I feel uncomfortable mentioning that we, the locals, desperately need the tourists. Of course, we will mock them for taking selfies on the bear bench, and yes, I Jerry-dodge – ski as fast as possible through the erratically moving mass of dawdling out-of-towners at the base of the ski resort – like a champion, but it’s painfully apparent they’re the lifeblood pumping through our streets. Park City was a declining silver-mining town for most of the 20th century. From 1940 to 1980, the US Census recorded four consecutive decades of population loss, a cumulative drain of nearly 75%. The first ski resort, dubbed Treasure Mountain, was financed by the last surviving mining operation, United Park City Mines. It opened in 1963, aided by government funds for the depressed region. This nascent tourism industry predicated on a lone ski resort quickly expanded, then diversified. The Park City Art Festival debuted in 1970, Deer Valley Resort opened in 1981, followed immediately by the United States Film and Video Festival (now known as Sundance Film Festival), and in 1995 Salt Lake City won the bid to host the 2002 Winter Olympics. Park City was propelled onto a global stage, becoming an international destination for the beau monde. Upper-class families and trendy professionals followed eagerly. Sans tourists, Park City wouldn’t have made it this far. It’s easy to see the alternate reality – another sun-bleached Western ghost town just like the ones my football team passed through on our way to play the coal miners’ sons.
Still, I detest the take-it-as-you-will nature of the tourists. They know nothing of the drug addiction in our town, a byproduct of the wealth flooding into our neighborhoods, or the environmental damage caused by the never-ending development of condos and luxury hotels. No tourist has ever asked me about the sustainable future of my town and what happens once the snow is all gone. Why should they? They’re on vacation.
In time, everyone will play at being both a host and a traveler passing through. Even we, the natives of the most sought-after places, cannot exist inside our cramped bubbles without some curiosity of the outside; and as we come to other people’s homes by car, bus, or plane, discomfort lingers. Only those who do not live in a bona fide tourist destination can shamelessly tour, oblivious to the hidden sentiments that follow their passage. Naturally, we Parkites feel scrutinized and veritably anxious outside of our sheltered Wasatch Mountains. Our domestic circumstances afford us insight into the heads of our hosts. We walk the unfamiliar street in deference, knowing how it feels to see strangers wandering in a private and sacred space. It would be foolish to believe our paid accommodations buy an authentic experience. Rather, we’ve learned to see through the decorative veneer draped so very carefully over the raw, tangled essence of a place; to understand the reality masked by peppermint-painted balustrades and endless Christmas lights. But it’s hard to resist the allure of such a finely crafted exterior.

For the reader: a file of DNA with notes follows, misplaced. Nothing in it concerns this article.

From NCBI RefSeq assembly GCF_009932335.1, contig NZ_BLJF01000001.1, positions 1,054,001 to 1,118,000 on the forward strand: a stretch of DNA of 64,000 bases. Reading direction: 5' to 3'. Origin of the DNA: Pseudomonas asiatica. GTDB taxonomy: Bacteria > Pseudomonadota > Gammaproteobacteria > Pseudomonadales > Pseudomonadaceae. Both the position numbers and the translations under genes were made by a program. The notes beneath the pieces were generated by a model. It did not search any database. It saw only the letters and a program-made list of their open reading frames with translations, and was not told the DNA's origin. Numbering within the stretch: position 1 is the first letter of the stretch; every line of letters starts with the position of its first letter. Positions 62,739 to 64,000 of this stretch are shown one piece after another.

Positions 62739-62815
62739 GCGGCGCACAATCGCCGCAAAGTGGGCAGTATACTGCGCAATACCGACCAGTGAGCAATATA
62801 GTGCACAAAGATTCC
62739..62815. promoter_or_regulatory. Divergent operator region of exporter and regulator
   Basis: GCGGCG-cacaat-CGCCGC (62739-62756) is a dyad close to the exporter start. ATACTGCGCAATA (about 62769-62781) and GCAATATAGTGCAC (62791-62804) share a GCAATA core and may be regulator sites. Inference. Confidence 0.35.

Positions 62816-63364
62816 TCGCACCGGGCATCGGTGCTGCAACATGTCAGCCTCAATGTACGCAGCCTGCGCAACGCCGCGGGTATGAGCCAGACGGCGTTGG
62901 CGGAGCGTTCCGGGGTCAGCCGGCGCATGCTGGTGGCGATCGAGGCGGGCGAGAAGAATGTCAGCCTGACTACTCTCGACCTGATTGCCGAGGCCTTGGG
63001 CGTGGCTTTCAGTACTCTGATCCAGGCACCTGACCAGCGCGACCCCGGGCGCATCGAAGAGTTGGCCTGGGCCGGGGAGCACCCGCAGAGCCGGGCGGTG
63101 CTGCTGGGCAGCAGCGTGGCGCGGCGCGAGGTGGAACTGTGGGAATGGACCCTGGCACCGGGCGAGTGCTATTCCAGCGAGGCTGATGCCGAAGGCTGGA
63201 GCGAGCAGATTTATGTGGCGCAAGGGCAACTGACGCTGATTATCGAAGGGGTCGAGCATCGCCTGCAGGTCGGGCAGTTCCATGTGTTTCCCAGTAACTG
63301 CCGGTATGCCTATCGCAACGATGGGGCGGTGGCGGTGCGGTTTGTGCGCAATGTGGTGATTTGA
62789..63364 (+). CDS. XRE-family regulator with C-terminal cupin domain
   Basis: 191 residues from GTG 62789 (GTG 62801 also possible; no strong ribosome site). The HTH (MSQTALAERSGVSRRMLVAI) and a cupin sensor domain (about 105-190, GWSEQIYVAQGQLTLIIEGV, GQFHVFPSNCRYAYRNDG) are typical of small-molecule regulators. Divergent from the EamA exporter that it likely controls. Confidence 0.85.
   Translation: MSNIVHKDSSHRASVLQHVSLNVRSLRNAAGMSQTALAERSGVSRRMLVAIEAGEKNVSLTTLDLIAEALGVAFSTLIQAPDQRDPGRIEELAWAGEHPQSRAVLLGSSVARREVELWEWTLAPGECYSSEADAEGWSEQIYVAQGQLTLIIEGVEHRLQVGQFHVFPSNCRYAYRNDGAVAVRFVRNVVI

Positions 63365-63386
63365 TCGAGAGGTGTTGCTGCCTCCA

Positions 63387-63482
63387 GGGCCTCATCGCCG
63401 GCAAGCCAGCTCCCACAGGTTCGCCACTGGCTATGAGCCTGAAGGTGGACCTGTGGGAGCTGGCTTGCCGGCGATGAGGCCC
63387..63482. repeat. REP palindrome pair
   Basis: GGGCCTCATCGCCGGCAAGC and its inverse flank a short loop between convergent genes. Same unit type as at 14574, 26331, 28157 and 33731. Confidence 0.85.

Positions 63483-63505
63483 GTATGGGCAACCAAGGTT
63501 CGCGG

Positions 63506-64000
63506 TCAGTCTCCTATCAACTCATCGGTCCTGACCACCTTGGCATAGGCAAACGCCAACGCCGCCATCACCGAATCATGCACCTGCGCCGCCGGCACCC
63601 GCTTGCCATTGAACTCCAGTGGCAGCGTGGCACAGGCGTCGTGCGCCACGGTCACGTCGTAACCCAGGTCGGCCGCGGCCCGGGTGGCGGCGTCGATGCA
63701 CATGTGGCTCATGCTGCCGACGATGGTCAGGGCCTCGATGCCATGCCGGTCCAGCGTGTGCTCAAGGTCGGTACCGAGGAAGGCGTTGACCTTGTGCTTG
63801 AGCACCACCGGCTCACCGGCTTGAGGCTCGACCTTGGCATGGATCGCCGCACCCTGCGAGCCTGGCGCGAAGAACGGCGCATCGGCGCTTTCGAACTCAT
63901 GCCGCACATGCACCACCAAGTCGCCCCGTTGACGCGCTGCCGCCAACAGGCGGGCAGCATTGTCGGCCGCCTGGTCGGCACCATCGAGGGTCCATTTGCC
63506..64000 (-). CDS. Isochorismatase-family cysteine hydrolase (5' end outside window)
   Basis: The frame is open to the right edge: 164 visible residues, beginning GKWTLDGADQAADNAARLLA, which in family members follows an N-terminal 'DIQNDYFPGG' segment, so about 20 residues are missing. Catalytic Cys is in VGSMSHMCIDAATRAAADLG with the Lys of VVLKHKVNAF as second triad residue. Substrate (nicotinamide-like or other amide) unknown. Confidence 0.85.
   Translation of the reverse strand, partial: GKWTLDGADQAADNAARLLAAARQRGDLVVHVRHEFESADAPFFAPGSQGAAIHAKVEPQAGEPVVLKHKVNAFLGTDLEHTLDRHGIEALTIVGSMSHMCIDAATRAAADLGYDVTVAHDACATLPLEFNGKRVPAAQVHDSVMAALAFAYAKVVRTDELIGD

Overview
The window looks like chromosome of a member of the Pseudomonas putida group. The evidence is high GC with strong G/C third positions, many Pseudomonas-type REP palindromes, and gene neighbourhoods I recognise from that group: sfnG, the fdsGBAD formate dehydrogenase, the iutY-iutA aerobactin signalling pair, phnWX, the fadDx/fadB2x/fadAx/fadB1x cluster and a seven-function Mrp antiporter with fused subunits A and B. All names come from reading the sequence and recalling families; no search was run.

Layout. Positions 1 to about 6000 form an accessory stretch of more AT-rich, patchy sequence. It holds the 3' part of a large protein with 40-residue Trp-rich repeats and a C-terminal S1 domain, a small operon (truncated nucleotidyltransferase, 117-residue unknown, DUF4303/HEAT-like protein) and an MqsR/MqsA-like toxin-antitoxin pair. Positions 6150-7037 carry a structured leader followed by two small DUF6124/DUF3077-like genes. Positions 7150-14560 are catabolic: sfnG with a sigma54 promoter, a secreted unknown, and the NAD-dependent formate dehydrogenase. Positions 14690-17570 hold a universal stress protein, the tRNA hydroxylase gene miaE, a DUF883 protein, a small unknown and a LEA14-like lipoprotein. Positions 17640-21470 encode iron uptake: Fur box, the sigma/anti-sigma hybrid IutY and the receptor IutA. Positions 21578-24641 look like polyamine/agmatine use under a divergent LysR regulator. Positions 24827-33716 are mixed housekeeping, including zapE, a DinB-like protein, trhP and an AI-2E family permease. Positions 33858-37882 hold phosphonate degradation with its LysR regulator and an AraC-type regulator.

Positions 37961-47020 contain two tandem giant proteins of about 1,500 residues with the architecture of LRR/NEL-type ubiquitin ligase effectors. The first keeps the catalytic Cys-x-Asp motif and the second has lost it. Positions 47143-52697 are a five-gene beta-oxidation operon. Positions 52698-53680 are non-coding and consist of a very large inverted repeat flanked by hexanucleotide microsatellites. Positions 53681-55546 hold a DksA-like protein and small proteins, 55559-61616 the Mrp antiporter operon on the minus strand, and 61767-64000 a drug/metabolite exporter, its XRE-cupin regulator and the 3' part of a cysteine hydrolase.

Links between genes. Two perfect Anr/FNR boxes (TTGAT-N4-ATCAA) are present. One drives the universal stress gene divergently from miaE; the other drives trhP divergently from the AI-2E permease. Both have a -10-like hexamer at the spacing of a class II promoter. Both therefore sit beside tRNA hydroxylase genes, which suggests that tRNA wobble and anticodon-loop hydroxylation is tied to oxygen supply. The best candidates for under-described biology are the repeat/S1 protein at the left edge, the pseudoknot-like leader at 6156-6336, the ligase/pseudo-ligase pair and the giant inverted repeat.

On occasion, I have found myself telling my friends about Park City. I mention the sprawling mansions, the rough-hewn stone and long wooden planks in the mountain style, and the four-star hotel where my family and I get dessert every New Year’s Eve. I talk about mountain biking in October when the fallen aspen leaves lie, a bullion carpet, beneath bone-white trees. Have you ever taken a sleigh ride? The words tumble out effortlessly, gushing. To my chagrin, I can’t seem to stop. I don’t understand why I always forget to mention the two 8th graders who overdosed on synthetic opioids last year. It slips my mind that none of my high school teachers can afford to live in city proper, priced out by the unceasing construction of vacation homes. What ever happened with the Treasure Mountain Hotel development that threatened hundreds of acres of alpine forest? The farther I am from home, the more difficult it becomes to see the desert through the swaying palms.
Many years from now, I imagine that I will visit my childhood house on Aspen Springs Drive. I will ski or mountain bike, depending on the season, and dine on Main Street. I will admire the storefronts, the mansions, and the evergreen trees. I will see what I want and ignore the rest. I will have returned, but not to home.
Jackson Burton has lived in Utah his whole life and still doesn’t understand why autocorrect thinks Utahn isn’t a word. If you like talking about skiing, tourism, or how disappointing the Utah Jazz are this year, shoot him an email at email@example.com.